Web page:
SAJID Javid has revealed he planned to slash income tax and stamp duty before he quit as Chancellor in protest earlier this month.
The knifing of Mr Javid triggered open hostility as heavy fire rained down on PM Boris Johnson and Number 10.
Boris Johnson is said to have been sorry to see his ally Sajid Javid quit as Chancellor
Mr Javid was appointed as the first British-Asian Chancellor after Mr Johnson won the Tory leadership contest last July
New Chancellor Rishi Sunak is unlikely to oppose his boss’s plans to turn on the spending taps
The former Chancellor’s decision to quit prompted warning shots to current Cabinet ministers to watch their backs — and be aware of Downing Street guerrilla tactics.
Now, Mr Javid has opened up about his Budget plans before he jumped ship amid Boris Johnson’s “power grab” over the Treasury.
He told The Times he would have slashed the basic rate of income tax by 2p.
The political heavyweight said the centrepiece of his Budget would have been to cut the basic rate from 20p to 18p, with the intention to hit 15p by the next election.
In his first interview since quitting, Mr Javid urged the PM and his successor Rishi Sunak not to tear up his fiscal rules.
He said: “I passionately believe that where you can afford it tax cuts are a good thing and now that we have a majority, we should be much more aggressive on the tax cuts for the long term . . . and go much further than our manifesto.”
Mr Javid had also planned to reduce stamp duty and offer tax relief for those who offered capital for a “radical” tax-cutting programme.
After he quit, furious colleagues vented their anger because Prime Minister Johnson had given Mr Javid public assurances that he would remain at the Treasury.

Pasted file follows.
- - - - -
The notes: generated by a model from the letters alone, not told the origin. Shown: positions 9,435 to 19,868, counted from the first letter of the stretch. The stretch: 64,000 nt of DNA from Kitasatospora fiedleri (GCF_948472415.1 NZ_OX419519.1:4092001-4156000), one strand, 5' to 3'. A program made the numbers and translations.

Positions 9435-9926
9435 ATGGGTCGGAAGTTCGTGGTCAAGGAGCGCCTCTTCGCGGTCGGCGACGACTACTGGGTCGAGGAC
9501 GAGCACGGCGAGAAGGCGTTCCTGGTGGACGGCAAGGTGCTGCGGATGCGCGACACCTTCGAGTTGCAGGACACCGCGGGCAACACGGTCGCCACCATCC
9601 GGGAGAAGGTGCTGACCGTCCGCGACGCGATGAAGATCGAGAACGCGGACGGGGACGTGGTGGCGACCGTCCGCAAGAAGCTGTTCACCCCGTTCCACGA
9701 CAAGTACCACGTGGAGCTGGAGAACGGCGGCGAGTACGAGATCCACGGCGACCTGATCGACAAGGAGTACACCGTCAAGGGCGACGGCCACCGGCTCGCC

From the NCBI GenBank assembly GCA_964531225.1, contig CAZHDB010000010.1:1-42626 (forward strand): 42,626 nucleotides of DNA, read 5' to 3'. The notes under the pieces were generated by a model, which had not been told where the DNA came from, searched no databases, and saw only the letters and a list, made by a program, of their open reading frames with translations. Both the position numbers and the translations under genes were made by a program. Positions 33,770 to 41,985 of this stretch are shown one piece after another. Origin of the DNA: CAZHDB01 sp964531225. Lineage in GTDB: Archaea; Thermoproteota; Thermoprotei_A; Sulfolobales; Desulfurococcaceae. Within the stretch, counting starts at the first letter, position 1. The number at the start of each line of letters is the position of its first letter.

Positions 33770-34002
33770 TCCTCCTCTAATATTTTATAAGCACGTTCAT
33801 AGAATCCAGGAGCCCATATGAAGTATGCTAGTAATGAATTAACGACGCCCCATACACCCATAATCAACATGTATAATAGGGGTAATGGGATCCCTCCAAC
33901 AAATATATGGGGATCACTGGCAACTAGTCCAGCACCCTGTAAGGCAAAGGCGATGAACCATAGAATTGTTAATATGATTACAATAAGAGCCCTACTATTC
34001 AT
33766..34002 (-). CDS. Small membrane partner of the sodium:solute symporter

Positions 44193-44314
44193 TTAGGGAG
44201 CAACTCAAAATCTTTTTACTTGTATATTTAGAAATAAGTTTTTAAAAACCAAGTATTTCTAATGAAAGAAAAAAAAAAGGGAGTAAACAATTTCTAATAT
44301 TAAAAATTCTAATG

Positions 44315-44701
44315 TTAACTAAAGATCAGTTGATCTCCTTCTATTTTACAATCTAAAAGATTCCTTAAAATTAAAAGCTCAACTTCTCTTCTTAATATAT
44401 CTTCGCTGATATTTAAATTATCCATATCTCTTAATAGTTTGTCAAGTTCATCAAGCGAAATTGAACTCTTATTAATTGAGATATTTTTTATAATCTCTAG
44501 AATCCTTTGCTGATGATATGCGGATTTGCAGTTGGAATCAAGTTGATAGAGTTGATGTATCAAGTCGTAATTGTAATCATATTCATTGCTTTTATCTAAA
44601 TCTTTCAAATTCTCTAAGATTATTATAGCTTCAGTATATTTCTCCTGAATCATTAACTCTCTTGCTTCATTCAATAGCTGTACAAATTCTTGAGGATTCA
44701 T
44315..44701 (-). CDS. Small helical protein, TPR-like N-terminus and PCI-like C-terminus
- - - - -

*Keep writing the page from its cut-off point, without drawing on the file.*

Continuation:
One furious ally said: “This is clearly about Number 10 having a bitch in the Cabinet in terms of the Treasury.”
Mr Javid had repeatedly battled with the PM’s top team, including senior aide Dominic Cummings, over relaxing spending rules following December’s General Election success.
He dramatically walked away from his job after being told he could stay on but only if he sacked his five close advisers.
In the hours after his shock departure, Mr Javid said any “self-respecting Minister” would, in the circumstances, reject the PM’s proposals and go.
He was replaced by Rishi Sunak, a Leaver like the PM, who is unlikely to oppose his boss’s plans to turn on the taps on spending.
But the fall-out and anger over the explosive reshuffle should make it clear to those now sitting at the top table that they could also face a possible power grab from Downing Street.
Mr Javid also told The Times: “Even if I had entertained the idea for a second I would be absolutely humiliated afterwards.”
Downing Street has defended the decision to appoint a joint team of advisers to support the Chancellor.
A Number 10 spokesman said: “The new unit will ensure that the Government works more effectively to deliver the Prime Minister and Chancellor’s shared ambition to level up the economy across the UK.”
The PM had given Mr Javid his public backing for him to stay at Number 11 at the Confederation of British Industry conference during the election campaign.
Mr Javid had previously been in charge of the Culture, Business and Communities departments.
But even Mr Johnson was sorry to see his ally going.
Mr Javid added: “In every Government there is a natural tension that will exist between No 10 and No 11 and that’s not about the personalities, it’s there because apart from the Treasury all departments . . . are spending departments.”
Sajid Javid’s decision to quit as Chancellor prompted warning shots to current Cabinet ministers to watch their backs
Mr Javid had repeatedly battled with the PM’s top team, including Dominic Cummings, over relaxing spending rules